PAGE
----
Later that day we talked about whether or not to read reviews. She said the negative ones hurt, but it’s good to read them at first. After a while you hear the same things over and over, so she doesn’t read them anymore.

I thought she was one of the few famous people I would meet because the published authors would stay seperate from the little people like me. Little did I know...

Tune in tomorrow for "My First Day."

Today is the last day to do the Favorite Book Blogfest. Everyone's answers should be posted by tomorrow!

Tuesday, June 21, 2011

Monday, June 20, 2011

The Favorite Book Challenge Blogfest

I scheduled this blogfest before I realized today would by my first day back from the conference. That means you have to wait until tommorrow to hear about it. Sorry to keep you in suspense.

The challenge for this blogfest was to pick your top five favorite books and write one line of what each book is about and one line about why you liked it. This will keep going on for the next couple of days, so there's still plenty of time to join!

You have to sign up on the linky thing below, or no one will know how to visit your site.
My favorites:
The Phantom of the Opera: Christine, a gifted opera singer, believes she is being coached by a mysterious angel of music, until she discovers he is a deformed mad-man who’s irrevocably in love with her. This beauty-and-the-beast type novel delves into the psychology of overcoming cruelty, using genius that no one wants, and of loving the ugly.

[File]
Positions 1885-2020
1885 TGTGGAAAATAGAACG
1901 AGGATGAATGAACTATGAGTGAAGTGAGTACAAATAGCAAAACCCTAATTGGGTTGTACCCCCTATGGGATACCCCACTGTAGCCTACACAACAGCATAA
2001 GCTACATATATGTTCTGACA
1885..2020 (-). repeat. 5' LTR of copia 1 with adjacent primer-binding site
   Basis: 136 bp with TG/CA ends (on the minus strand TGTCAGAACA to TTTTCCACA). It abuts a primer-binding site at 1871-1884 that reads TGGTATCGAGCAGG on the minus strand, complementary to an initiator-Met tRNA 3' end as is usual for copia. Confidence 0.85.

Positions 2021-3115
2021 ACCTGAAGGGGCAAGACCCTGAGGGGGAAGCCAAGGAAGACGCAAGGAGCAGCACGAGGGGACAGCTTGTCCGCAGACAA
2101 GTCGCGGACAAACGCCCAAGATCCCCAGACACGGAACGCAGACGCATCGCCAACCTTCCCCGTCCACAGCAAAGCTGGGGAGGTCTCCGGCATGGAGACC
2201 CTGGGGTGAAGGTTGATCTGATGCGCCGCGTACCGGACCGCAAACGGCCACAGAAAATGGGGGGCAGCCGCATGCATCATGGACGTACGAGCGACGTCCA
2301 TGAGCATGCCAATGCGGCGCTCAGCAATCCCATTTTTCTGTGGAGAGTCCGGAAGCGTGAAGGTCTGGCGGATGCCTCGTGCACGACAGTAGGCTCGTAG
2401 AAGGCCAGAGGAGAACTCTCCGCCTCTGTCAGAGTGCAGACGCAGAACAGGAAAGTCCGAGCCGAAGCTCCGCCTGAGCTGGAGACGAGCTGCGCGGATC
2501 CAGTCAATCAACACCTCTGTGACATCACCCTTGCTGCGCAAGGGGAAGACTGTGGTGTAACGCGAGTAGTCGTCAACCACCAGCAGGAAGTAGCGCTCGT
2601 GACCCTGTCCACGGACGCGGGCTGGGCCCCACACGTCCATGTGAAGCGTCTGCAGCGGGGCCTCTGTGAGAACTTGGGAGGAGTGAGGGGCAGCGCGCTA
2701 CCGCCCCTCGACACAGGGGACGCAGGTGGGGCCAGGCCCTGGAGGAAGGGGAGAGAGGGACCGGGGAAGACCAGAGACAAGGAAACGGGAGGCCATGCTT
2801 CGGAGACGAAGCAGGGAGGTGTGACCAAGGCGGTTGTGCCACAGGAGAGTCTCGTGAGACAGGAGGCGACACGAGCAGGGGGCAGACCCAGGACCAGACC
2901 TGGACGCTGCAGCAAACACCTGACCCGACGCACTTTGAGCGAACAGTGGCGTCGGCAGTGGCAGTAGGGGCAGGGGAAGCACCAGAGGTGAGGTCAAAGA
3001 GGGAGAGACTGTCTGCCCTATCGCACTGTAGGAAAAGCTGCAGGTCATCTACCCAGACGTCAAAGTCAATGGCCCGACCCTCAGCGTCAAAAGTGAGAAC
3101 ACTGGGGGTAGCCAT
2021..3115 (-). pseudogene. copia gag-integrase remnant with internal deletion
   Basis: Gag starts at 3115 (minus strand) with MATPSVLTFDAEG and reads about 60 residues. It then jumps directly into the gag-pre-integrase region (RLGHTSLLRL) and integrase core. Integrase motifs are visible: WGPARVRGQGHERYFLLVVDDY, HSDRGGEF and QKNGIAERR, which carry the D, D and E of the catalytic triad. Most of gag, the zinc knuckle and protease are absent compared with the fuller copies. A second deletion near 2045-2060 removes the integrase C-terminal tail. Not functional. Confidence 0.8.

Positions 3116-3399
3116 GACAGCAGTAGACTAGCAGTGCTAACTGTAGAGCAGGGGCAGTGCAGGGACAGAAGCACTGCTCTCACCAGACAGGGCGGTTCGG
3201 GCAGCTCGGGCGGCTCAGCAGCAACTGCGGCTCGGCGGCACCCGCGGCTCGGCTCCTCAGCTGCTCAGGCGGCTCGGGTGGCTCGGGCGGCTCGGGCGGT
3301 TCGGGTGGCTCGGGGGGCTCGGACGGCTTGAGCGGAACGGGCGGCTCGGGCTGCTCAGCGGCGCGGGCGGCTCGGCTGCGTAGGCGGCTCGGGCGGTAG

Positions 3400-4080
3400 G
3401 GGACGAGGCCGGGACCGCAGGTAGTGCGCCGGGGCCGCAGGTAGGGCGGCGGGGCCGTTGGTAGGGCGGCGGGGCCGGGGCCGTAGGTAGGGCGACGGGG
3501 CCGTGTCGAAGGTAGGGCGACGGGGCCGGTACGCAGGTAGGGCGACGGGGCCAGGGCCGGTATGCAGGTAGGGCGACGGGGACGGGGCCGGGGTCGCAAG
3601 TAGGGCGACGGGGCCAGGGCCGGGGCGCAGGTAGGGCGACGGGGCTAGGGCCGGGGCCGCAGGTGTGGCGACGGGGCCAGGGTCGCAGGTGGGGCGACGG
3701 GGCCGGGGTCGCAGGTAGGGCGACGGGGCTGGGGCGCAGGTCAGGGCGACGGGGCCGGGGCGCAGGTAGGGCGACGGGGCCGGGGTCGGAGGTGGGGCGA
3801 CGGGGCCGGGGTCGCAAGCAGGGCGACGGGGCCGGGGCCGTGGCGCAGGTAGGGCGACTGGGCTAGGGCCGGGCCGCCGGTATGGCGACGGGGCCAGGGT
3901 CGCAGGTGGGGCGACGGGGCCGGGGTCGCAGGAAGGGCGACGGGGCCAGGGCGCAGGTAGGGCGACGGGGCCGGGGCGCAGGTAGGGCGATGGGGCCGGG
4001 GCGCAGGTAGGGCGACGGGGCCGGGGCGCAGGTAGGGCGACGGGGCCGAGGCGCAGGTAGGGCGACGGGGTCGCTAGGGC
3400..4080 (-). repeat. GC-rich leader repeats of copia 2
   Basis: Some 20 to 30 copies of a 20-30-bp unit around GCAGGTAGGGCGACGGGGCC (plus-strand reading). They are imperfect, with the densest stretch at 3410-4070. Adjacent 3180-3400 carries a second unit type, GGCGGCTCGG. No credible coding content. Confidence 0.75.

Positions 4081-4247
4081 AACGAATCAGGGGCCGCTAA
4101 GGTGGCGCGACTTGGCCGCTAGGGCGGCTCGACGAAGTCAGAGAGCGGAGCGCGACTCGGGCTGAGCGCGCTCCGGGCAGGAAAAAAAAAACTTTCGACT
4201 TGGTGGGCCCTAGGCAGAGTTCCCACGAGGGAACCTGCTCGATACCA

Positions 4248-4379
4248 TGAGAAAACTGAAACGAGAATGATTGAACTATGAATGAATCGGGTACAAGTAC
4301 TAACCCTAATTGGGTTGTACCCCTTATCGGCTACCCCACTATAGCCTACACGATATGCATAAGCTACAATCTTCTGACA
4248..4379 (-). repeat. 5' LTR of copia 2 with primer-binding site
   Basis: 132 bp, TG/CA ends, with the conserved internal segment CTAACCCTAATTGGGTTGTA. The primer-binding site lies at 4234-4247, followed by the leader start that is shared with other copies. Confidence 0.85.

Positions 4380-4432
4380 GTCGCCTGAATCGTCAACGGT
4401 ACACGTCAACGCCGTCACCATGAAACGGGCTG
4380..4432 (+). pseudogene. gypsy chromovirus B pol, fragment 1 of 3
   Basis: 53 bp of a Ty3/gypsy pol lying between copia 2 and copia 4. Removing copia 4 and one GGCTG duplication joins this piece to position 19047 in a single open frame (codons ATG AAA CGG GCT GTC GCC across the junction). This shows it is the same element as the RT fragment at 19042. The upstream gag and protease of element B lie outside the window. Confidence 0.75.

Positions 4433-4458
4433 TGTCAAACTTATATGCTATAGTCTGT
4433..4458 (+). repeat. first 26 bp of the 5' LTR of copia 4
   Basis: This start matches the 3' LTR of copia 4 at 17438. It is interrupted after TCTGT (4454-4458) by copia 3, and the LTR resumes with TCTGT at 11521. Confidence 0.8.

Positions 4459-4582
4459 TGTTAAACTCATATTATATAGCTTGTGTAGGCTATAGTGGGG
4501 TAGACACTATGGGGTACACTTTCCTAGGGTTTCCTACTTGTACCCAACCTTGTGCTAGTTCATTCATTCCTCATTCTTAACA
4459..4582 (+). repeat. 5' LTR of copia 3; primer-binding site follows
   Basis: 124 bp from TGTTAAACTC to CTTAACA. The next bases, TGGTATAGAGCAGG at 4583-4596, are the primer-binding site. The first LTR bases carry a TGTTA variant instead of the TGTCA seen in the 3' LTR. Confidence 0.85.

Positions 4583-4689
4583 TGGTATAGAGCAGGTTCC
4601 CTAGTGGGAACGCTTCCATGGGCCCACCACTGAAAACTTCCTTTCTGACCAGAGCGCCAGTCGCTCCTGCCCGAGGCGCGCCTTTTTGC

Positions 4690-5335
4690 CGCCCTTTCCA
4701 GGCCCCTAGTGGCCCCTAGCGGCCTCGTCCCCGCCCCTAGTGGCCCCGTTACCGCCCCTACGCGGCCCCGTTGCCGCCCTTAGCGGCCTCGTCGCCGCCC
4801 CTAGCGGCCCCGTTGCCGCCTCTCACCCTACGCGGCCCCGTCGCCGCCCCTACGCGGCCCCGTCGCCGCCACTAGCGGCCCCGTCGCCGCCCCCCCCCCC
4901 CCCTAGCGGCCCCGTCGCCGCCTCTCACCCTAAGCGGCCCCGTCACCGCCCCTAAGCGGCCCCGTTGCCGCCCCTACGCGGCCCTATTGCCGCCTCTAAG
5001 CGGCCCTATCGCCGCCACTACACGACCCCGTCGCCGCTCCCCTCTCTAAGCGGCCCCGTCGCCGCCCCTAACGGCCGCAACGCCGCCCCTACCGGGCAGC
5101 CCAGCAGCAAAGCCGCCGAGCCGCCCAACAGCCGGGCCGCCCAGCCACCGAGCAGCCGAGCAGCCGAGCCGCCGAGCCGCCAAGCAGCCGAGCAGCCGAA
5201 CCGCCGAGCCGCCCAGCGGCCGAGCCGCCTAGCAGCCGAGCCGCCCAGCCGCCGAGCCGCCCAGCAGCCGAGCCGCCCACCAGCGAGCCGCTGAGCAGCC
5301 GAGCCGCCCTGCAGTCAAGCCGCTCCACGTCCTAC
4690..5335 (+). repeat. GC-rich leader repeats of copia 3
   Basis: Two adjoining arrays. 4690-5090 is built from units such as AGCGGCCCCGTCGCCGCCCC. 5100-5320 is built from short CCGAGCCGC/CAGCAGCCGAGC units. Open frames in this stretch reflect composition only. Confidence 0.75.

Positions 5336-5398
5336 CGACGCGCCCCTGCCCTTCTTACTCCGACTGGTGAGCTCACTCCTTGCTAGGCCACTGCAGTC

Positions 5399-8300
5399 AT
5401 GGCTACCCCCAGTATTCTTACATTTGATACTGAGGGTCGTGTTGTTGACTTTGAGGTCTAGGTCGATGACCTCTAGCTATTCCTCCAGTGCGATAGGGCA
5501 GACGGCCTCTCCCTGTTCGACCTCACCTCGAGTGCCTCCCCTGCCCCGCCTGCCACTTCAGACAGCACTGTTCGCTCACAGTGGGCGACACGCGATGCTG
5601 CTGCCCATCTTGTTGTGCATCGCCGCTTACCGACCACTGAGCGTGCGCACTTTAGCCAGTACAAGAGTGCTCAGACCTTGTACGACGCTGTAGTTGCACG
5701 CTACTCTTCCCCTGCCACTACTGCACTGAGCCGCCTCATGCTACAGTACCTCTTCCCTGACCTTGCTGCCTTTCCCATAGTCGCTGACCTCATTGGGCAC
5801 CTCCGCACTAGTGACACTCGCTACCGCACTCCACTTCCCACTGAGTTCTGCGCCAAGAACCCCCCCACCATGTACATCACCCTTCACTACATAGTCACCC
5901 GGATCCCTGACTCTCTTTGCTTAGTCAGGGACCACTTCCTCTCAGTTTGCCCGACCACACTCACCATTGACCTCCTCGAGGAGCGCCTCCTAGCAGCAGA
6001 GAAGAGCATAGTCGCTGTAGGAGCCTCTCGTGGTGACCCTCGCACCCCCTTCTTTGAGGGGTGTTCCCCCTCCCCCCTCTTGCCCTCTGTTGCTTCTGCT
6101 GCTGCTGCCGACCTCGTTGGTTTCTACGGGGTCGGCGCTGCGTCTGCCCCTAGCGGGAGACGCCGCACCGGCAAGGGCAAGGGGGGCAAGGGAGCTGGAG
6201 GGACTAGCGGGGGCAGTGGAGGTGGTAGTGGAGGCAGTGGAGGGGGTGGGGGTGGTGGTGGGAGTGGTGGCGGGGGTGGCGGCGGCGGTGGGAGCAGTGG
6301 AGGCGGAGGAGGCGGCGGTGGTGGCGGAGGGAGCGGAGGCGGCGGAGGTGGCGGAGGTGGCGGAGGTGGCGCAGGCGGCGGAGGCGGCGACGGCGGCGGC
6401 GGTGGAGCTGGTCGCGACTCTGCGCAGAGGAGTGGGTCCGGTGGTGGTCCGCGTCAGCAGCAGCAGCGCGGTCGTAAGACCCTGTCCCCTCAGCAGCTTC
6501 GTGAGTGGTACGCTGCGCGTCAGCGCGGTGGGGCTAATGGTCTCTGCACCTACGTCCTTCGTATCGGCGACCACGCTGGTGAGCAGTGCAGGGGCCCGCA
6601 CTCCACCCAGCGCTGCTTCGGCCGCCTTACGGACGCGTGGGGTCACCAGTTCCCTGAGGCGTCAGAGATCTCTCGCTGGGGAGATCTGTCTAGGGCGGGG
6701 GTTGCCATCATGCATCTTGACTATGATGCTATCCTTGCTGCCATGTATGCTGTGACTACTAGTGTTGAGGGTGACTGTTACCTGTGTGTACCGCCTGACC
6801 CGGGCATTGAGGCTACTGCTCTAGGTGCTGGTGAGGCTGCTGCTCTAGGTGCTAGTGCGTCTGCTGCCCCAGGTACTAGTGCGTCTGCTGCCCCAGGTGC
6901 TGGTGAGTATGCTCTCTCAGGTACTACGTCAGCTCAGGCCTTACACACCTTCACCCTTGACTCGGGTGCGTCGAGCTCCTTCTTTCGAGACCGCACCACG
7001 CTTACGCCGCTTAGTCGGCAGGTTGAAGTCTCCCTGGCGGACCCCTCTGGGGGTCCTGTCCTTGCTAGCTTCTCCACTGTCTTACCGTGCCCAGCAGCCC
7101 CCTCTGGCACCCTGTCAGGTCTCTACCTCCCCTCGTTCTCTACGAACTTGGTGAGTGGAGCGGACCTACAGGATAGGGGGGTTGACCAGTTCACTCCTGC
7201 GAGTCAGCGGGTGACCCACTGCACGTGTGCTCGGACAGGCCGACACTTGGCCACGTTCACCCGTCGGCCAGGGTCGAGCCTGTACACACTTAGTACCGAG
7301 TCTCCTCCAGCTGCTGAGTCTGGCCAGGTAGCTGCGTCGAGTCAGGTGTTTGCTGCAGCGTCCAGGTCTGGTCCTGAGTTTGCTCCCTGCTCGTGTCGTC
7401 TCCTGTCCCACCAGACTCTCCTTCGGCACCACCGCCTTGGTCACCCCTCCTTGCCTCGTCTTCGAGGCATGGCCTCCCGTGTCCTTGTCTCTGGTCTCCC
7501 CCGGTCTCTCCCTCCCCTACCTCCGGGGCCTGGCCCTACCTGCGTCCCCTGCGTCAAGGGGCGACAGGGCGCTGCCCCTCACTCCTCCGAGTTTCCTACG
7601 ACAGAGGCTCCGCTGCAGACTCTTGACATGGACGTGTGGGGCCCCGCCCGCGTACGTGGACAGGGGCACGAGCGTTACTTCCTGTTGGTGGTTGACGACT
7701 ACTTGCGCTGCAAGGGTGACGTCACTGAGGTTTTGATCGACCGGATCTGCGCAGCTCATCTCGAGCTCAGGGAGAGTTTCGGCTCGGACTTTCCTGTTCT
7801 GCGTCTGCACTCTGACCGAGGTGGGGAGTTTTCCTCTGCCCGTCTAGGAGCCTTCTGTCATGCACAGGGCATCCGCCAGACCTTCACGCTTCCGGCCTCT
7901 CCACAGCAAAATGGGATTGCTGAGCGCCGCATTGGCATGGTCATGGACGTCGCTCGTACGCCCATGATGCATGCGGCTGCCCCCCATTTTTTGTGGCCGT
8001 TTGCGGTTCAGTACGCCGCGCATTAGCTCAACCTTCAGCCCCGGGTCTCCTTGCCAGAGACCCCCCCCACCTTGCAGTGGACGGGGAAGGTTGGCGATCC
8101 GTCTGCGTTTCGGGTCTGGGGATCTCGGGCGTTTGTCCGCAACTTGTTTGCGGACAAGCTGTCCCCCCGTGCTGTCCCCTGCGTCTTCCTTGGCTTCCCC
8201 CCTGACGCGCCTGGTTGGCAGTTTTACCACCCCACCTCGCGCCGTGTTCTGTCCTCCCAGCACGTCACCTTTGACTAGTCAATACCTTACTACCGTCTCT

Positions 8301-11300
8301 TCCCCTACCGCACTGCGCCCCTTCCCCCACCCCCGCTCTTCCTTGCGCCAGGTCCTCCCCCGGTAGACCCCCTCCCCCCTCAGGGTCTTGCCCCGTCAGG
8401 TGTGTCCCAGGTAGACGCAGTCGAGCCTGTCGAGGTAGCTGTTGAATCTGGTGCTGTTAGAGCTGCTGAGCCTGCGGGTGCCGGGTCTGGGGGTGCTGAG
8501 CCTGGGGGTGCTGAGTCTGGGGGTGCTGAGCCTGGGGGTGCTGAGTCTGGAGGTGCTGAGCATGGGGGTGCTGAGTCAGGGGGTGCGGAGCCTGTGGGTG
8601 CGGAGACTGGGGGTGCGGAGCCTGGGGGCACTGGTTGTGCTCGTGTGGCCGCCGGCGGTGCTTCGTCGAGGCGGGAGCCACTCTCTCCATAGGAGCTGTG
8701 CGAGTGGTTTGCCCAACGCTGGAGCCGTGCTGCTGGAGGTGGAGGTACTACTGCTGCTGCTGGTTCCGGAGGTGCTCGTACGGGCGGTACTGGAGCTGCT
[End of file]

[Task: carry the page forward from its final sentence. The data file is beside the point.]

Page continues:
Mama Day: Miranda, an African-American medical woman, helps her niece through a curse that could end her life and undo her relationship with her husband. This novel is a worthwhile literary challenge that sweeps you away into a world of magic where love lasts through eternity.
Beloved: Sethe murders her baby daughter to free her from slavery; decades later, the ghost of her child returns to punish her. Everything Toni Morrison writes is simultaneously beautiful and haunting, and this novel is perhaps her most intense.
Fahrenheit 451: When the government takes away the freedom to read books, they simplify people’s lives to the point of meaninglessness until most people can’t even recognize their misery. What’s terrifying about this book is even though Bradbury wrote it 50 years ago, all his prediction are coming true and all his advice is relevant to our lives.